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Discussion on sonars
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Author:  elizabeth.mabrey [ Fri Apr 06, 2012 11:33 am ]
Post subject:  Discussion on sonars

Although the tests are mainly using nxt sonar sensor, I suspect this is the issue may be typical for most sonar sensors.


To obtain distance data, sonar can indeed be very problematic when the object happens not to be flat; unlike distance feedback by, say, a laser sensor.

We collect some experimental data about mapping out the reading for a rectangular box. As expected, some interesting anomaly approaching the far corners. I tried to lookup online about technical information about the sonar sensor, but unfortunately all of them are about flat object only . Any technical information about how sonar works will be helpful.

This is not a great diagram, but hope to get the idea across.
Attachment:
sonar-fd.gif
sonar-fd.gif [ 1.18 KiB | Viewed 3393 times ]


the grey area is where the sonar's feedback varies far from expected (calculated values). Calculated distance = simple trig calculation from the bottom center.

Author:  NeXT-Generation [ Fri Apr 06, 2012 12:02 pm ]
Post subject:  Re: Discussion on sonars

elizabeth.mabrey wrote:
Although the tests are mainly using nxt sonar sensor, I suspect this is the issue may be typical for most sonar sensors.


To obtain distance data, sonar can indeed be very problematic when the object happens not to be flat; unlike distance feedback by, say, a laser sensor.

We collect some experimental data about mapping out the reading for a rectangular box. As expected, some interesting anomaly approaching the far corners. I tried to lookup online about technical information about the sonar sensor, but unfortunately all of them are about flat object only . Any technical information about how sonar works will be helpful.
Code:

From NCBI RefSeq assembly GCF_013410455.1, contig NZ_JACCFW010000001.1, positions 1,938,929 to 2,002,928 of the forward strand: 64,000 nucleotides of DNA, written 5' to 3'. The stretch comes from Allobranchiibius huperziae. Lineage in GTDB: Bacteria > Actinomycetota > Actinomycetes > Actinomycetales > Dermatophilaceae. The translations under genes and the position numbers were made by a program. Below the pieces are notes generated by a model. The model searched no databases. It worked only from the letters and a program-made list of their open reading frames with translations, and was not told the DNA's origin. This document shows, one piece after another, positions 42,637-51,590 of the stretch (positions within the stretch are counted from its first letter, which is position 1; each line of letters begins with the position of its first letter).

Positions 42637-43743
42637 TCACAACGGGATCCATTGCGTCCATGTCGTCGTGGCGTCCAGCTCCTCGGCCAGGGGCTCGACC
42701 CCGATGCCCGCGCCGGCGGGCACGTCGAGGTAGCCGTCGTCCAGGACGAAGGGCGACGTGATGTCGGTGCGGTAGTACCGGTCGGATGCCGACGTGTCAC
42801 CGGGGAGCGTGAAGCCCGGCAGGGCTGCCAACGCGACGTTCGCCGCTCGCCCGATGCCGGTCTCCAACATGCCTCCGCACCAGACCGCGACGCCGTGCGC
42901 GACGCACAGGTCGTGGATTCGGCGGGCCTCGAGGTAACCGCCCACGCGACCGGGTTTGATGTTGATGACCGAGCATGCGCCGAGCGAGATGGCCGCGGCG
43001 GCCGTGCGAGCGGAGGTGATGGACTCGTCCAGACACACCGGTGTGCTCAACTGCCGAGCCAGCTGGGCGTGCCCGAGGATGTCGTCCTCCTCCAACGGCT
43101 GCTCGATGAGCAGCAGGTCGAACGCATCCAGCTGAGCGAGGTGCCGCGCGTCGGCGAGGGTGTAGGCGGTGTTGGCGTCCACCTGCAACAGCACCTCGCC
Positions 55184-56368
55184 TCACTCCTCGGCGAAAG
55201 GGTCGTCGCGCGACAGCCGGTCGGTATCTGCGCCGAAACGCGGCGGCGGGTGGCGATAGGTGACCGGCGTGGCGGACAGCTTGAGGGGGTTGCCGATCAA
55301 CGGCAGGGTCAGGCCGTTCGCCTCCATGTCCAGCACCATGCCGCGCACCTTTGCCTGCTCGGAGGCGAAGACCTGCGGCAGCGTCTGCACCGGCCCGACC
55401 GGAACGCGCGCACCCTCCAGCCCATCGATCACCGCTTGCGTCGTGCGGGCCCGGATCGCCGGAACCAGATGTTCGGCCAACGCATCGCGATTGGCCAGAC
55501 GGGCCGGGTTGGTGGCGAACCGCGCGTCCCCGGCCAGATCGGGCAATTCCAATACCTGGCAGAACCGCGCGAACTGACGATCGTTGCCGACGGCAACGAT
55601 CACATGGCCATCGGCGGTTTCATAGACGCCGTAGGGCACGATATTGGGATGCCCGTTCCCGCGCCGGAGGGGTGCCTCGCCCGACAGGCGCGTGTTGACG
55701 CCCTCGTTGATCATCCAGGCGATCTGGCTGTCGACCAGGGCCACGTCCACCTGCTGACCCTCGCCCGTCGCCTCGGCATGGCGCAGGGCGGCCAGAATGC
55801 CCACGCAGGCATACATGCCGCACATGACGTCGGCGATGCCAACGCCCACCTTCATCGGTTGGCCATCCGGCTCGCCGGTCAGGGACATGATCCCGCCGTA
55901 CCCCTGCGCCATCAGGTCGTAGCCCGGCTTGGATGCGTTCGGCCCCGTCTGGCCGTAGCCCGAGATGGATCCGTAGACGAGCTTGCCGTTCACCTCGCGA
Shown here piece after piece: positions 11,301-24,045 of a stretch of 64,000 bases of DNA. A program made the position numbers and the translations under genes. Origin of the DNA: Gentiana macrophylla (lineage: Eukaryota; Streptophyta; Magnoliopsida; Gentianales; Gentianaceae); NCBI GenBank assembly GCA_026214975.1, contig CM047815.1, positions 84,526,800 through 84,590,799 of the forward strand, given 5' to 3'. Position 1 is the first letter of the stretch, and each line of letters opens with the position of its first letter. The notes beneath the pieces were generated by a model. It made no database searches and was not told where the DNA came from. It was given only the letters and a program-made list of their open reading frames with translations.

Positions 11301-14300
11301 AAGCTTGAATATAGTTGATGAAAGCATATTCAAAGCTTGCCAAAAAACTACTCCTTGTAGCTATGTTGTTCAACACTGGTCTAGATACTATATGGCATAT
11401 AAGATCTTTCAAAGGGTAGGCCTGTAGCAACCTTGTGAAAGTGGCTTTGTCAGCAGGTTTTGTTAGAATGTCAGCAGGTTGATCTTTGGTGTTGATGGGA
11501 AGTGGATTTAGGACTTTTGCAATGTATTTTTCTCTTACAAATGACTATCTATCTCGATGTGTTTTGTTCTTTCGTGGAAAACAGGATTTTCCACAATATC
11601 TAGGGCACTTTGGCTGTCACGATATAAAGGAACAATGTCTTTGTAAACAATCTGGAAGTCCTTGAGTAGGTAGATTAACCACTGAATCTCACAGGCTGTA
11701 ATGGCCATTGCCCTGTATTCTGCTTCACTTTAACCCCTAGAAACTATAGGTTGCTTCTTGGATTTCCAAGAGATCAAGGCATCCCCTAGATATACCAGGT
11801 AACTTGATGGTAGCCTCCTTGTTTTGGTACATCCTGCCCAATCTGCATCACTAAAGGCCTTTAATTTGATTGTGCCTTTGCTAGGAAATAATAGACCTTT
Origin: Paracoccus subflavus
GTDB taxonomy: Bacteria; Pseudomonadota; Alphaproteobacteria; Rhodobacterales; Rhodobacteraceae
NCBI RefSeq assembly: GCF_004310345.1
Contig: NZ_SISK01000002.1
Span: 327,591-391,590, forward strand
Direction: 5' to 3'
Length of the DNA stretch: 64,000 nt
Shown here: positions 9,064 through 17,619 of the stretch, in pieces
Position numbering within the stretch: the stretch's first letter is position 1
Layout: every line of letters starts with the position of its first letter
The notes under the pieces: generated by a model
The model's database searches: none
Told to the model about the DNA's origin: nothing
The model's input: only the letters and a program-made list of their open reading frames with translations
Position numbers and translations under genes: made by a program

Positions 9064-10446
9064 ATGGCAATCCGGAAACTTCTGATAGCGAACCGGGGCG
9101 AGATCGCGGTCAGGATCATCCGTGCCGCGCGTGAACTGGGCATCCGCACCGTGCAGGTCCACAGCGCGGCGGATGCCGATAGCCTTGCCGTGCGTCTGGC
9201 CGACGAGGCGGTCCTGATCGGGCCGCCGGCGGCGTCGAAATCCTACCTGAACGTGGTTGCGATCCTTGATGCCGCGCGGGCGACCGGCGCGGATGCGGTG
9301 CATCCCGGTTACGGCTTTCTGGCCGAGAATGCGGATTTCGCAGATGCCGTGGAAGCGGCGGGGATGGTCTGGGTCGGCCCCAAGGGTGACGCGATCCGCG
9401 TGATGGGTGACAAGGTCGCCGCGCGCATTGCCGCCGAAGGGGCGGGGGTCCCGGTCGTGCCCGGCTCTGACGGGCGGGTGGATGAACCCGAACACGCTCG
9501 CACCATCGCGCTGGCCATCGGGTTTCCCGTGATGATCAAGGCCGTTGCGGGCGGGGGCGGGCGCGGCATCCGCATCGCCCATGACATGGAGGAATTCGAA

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|                               |
|\       \            /     /  |
|    \               /    /    |
|        \   \     /   /       |
|            \   /             |
|_________X________|


This is not a great diagram, but hope to get the idea across.


Not to be rude, but the NXT sensor is actually a ultrasonic sensor, as in it sends ultrasonic sound waves out as opposed to the infrasonic usually used be actual sonar sensors.

Yes, Ultrasonic sensors such as these do have problems getting a distance on a curved or angled surface, as it bounces the sound waves off at an angle, away from the sensor. This is problematic, because the sensor gauges distance by how long it takes the sound it shot out to bounce back to it. This is a problem with practically all Ultrasonic sensors, especially the LEGO ones. IR Light reflectance works better, but only at small distances. As you said, Laser Rangers are by far the best, but are usually too exspensive for the common person (and kinda dangerous). The kind of sonar on submarines and such have many, many transmitters and receivers, so it is virtually surrounded by sound. Also, things such a cloth tend to absorb sound waves, causing NONE to be returned.

So, have I enlightened you at all?

Author:  elizabeth.mabrey [ Fri Apr 06, 2012 12:24 pm ]
Post subject:  Re: Discussion on sonars

cool. Thanks. This definitely helps. I did not know the difference between Infrasonic and ultra sonics. That's definitely something interesting to read on.

So, with the limitation of the technology available to the kids , I would assume they'll just have to create value map for the field using the ultrasonic sensor, or they will have to make sure the sensor is facing the flat surfaces only.

Author:  magicode [ Fri Apr 06, 2012 12:29 pm ]
Post subject:  Re: Discussion on sonars

Take a look at the beam pattern section on this page: http://www.vexforum.com/wiki/index.php/ ... nge_Finder
It's for the VEX Ultrasonic Rangefinder, but the information still applies.

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